Content provided under a Creative Commons Attribution license, CC-BY 4.0; code under BSD 3-Clause license. (c)2014 Lorena A. Barba, Olivier Mesnard. Thanks: NSF for support via CAREER award #1149784.

Vortex

Let's recap. In the first three lessons of AeroPython, you computed:

  1. a source-sink pair—you learned how to make a streamplot() and use scatter() to mark the location of the singular points. If you did your challenge task, you saw that equipotential lines are perpendicular to streamlines.

  2. a source-sink pair in a free stream, creating a Rankine oval. For the first time, we see that we can model the flow around an object using potential flow solutions. You also learned to define custom functions, to make Python work for you and look even more like plain English.

  3. a doublet—this one is wonderful, because the stream-line pattern gives the flow around a circular cylinder (in two dimensions). You encountered the D'Alembert paradox and hopefully that got you thinking. (If not, go back to that lesson and think!)

Did you also do the assignment? It shows you how a distribution of sources can be used to model potential flow around an airfoil. This starts looking like aerodynamics!

But what is the most important thing we want from applied aerodynamics? We want to make things fly, of course! And to fly, there must be a force of aerodynamic lift to counteract the weight of the object.

In this section of the course, we learn about lift. First, we will compute the flow of a potential vortex. It turns out, vortex circulation and lift are intimately related.

What's a vortex?

This question is deeper than you might think! The simple answer is that a vortex is motion in circular streamlines. Imagine streamlines that are concentric circles about a given point—what's confusing is that this does not mean that fluid elements are themselves rotating!

In an irrotational vortex, the tangential velocity is constant along a (circular) streamline and inversely proportional to the radius, while the radial velocity is zero. In polar coordinates:

\begin{equation} u_\theta\left(r,\theta\right) = \frac{\text{constant}}{r} \quad \text{,} \quad u_r\left(r,\theta\right) = 0 \end{equation}

The vorticity is zero everywhere, except at the location of the point vortex, where the derivative of $u_\theta$ is infinite.

We introduced the concept of circulation in the first lesson (Source & Sink). Let's use that. Around any circular streamline enclosing the vortex, and using the sign convention that a negative vortex circulates anti-clockwise, we have:

\begin{equation}\Gamma = -\oint \mathbf{v}\cdot d\vec{l} = -u_\theta 2 \pi r\end{equation}

Thus, the constant in the expression for $u_\theta$ in $(1)$ is equal to $\Gamma/2\pi$, and we now write:

\begin{equation}u_\theta\left(r,\theta\right) = \frac{\Gamma}{2\pi r}\end{equation}

We can get the stream function by integrating the velocity components:

\begin{equation}\psi\left(r,\theta\right) = \frac{\Gamma}{2\pi}\ln r\end{equation}

In Cartesian coordinates, the stream function is

\begin{equation}\psi\left(x,y\right) = \frac{\Gamma}{4\pi}\ln\left(x^2+y^2\right)\end{equation}

while the velocity components would be:

\begin{equation}u\left(x,y\right) = \frac{\Gamma}{2\pi}\frac{y}{x^2+y^2} \qquad v\left(x,y\right) = -\frac{\Gamma}{2\pi}\frac{x}{x^2+y^2}\end{equation}

This vortex flow is irrotational everywhere, except at the vortex center, where it is infinite. The strength of the point vortex is equal to the circulation $\Gamma$ around it.

Let's compute a vortex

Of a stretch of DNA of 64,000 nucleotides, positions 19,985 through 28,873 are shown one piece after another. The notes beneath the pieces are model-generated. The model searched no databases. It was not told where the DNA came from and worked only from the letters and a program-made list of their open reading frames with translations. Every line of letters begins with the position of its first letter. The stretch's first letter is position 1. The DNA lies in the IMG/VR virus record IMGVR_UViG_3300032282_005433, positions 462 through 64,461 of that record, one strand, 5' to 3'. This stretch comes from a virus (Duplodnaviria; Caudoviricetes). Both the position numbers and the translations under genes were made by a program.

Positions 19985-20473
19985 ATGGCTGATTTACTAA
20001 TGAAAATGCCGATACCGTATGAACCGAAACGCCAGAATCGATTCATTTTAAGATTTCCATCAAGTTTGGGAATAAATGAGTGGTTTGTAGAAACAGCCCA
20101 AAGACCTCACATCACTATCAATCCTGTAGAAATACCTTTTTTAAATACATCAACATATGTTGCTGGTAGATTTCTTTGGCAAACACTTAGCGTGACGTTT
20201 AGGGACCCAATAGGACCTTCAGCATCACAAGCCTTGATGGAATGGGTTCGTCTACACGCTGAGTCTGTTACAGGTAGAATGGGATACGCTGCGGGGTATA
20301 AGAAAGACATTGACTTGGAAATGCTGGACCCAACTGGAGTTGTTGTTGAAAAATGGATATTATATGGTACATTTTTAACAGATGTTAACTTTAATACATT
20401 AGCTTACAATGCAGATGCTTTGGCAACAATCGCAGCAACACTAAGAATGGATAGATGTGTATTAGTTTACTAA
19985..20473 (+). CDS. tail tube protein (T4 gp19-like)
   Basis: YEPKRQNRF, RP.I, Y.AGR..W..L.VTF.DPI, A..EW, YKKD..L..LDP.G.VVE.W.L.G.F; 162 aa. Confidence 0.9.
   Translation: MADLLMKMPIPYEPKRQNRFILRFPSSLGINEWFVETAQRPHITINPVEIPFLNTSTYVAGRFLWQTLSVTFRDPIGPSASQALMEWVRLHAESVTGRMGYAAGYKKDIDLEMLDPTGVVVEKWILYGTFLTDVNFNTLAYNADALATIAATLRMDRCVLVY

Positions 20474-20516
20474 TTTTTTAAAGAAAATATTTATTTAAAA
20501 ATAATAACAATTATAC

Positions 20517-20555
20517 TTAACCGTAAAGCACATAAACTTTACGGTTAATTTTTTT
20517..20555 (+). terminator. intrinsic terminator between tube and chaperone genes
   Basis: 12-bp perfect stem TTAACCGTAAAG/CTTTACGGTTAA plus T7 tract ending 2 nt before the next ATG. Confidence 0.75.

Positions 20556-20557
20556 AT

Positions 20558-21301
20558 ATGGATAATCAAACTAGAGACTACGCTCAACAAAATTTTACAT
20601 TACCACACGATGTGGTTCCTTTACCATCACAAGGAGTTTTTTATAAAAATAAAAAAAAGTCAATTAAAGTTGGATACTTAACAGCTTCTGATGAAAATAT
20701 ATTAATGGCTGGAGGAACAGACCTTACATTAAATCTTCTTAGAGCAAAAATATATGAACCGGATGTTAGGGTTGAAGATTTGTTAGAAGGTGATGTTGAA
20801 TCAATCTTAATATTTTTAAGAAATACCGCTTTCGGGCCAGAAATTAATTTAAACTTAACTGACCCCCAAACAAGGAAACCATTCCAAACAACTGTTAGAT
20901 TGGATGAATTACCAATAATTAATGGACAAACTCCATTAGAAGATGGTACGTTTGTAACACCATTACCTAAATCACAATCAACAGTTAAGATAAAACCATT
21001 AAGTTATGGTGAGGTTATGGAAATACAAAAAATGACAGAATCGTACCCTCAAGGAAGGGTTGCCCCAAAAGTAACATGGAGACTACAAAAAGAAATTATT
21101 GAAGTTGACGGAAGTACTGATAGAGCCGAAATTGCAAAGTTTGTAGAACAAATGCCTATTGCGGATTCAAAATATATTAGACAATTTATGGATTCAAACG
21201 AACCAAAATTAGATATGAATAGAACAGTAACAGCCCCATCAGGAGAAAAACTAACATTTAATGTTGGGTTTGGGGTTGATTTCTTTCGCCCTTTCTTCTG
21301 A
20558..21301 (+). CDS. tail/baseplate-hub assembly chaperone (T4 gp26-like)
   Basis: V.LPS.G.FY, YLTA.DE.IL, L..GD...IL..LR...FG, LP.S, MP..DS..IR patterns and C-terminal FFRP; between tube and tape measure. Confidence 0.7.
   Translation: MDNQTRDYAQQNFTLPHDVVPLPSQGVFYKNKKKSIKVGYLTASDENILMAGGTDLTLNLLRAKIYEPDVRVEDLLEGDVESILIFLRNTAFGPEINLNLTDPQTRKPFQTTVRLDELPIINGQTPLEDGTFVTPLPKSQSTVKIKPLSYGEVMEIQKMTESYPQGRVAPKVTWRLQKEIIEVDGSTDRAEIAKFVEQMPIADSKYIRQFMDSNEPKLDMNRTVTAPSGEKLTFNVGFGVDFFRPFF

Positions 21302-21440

The set-up is the same as before: we load our favorite libraries, and we create a grid of points to evaluate the velocity field.

In [1]:
import numpy
import math
from matplotlib import pyplot
# embed the figures into the notebook
%matplotlib inline
In [2]:
N = 50                                # Number of points in each direction
x_start, x_end = -2.0, 2.0            # x-direction boundaries
y_start, y_end = -1.0, 1.0            # y-direction boundaries
x = numpy.linspace(x_start, x_end, N)    # computes a 1D-array for x
y = numpy.linspace(y_start, y_end, N)    # computes a 1D-array for y
X, Y = numpy.meshgrid(x, y)              # generates a mesh grid

Give your vortex a strength $\Gamma=5$ and place it at the center of your domain:

In [3]:
gamma = 5.0                      # strength of the vortex
x_vortex, y_vortex = 0.0, 0.0    # location of the vortex

We will define two functions,

  • get_velocity_vortex() and
  • get_stream_function_vortex(),

to compute the velocity components and the stream function on our Cartesian grid, given the strength and the location of the vortex. Then, we will use our custom functions to evaluate everything on the grid points. Let's write those functions first.

In [4]:
def get_velocity_vortex(strength, xv, yv, X, Y):
    """
    Returns the velocity field generated by a vortex.
    
    Parameters
    ----------
    strength: float
        Strength of the vortex.
    xv: float
        x-coordinate of the vortex.
    yv: float
        y-coordinate of the vortex.
    X: 2D Numpy array of floats
        x-coordinate of the mesh points.
    Y: 2D Numpy array of floats
        y-coordinate of the mesh points.
    
    Returns
    -------
    u: 2D Numpy array of floats
        x-component of the velocity vector field.
    v: 2D Numpy array of floats
        y-component of the velocity vector field.
    """
    u = +strength / (2 * math.pi) * (Y - yv) / ((X - xv)**2 + (Y - yv)**2)
    v = -strength / (2 * math.pi) * (X - xv) / ((X - xv)**2 + (Y - yv)**2)
    
    return u, v
In [5]:
def get_stream_function_vortex(strength, xv, yv, X, Y):
    """
    Returns the stream-function generated by a vortex.
    
    Parameters
    ----------
    strength: float
        Strength of the vortex.
    xv: float
        x-coordinate of the vortex.
    yv: float
        y-coordinate of the vortex.
    X: 2D Numpy array of floats
        x-coordinate of the mesh points.
    Y: 2D Numpy array of floats